Dual purpose seating. If you think about getting a console table for your TV to sit on, get one that opens underneath so you can keep ottomans in it — so you don’t feel cluttered when guests aren’t there. And stemless wine glasses so you can stack them, have way more, and they are less breakable.
The Hard Worker Who Needs to Leave the Day Behind When They Come Home
Have a place for everything and have everything in its place. When you walk in the door, have a place to put your keys down, have a place to hang your jacket. If you don’t have an entrance room, have a designated area where you can put that stuff down and keep it there until the next day. So you’re immediately disposing of your day’s activities right as you walk in the door.
The Victim to I-Haven’t-Spring-Cleaned-in-Years
Purge. The easiest way is to go room by room. Start with the room that you spend the most time in. Go through everything and purge if it no longer serves you. Even if it’s a throw pillow with a chevron style that you’re no longer into, donate the slip and keep the insert.
Magazines! People keep magazines thinking they will go back to that recipe, they aren’t going to — get rid of it, recycle. Sentimental pieces that you don’t use anymore but are just holding onto, get them out of sight and put them in storage. The more space you have for your eye to rest, will immediately make you feel calmer.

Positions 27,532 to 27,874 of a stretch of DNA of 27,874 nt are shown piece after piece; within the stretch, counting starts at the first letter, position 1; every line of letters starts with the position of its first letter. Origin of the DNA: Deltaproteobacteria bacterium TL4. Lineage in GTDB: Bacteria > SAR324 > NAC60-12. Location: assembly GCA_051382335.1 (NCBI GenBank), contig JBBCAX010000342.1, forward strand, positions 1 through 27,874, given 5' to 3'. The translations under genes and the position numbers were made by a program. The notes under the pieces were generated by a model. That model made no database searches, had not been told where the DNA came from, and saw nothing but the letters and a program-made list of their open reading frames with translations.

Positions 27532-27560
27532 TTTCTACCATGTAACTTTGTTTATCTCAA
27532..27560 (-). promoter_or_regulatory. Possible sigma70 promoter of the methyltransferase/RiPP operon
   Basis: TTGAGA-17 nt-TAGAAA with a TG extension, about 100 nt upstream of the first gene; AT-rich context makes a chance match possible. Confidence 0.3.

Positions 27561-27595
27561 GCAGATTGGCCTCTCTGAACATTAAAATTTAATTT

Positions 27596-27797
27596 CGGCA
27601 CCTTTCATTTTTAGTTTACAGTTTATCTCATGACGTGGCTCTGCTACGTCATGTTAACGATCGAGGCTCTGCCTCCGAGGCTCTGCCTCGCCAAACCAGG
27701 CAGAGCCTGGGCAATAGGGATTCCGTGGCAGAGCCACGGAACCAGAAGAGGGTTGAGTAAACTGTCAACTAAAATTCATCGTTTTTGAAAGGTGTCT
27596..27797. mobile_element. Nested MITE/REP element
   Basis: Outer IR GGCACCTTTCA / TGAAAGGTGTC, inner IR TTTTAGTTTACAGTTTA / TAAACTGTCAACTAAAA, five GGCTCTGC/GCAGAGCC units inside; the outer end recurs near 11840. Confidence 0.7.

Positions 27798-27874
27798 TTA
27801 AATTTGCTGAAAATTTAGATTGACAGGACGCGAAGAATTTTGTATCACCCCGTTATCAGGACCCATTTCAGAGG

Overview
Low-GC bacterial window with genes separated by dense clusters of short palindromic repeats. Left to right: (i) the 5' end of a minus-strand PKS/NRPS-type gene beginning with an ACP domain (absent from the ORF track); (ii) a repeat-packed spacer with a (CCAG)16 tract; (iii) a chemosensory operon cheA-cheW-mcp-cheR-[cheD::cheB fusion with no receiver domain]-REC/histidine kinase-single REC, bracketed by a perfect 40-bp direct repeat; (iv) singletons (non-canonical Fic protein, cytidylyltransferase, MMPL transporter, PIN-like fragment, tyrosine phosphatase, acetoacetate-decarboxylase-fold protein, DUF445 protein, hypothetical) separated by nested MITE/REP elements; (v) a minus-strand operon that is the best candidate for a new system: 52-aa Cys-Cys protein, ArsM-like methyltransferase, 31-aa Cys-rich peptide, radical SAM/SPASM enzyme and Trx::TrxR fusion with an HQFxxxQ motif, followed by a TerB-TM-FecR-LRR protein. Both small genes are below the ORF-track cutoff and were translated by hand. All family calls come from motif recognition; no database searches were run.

“The more clutter you have in your house, the more you have in your brain because you constantly see all of it around you” — says Baran on the need for more space, no matter your lifestyle.
Form and function in one — it’s still adult but very kid friendly. A lot of furniture that doubles as storage — so, again, ottomans that may have storage. Incorporating storage whether that be on the walls, or media stations, stylish baskets you can shove stuff in. Creating doors and drawers that have enough space so you can put things away really quickly and shut the door.
The Designer-Obsessed on a Budget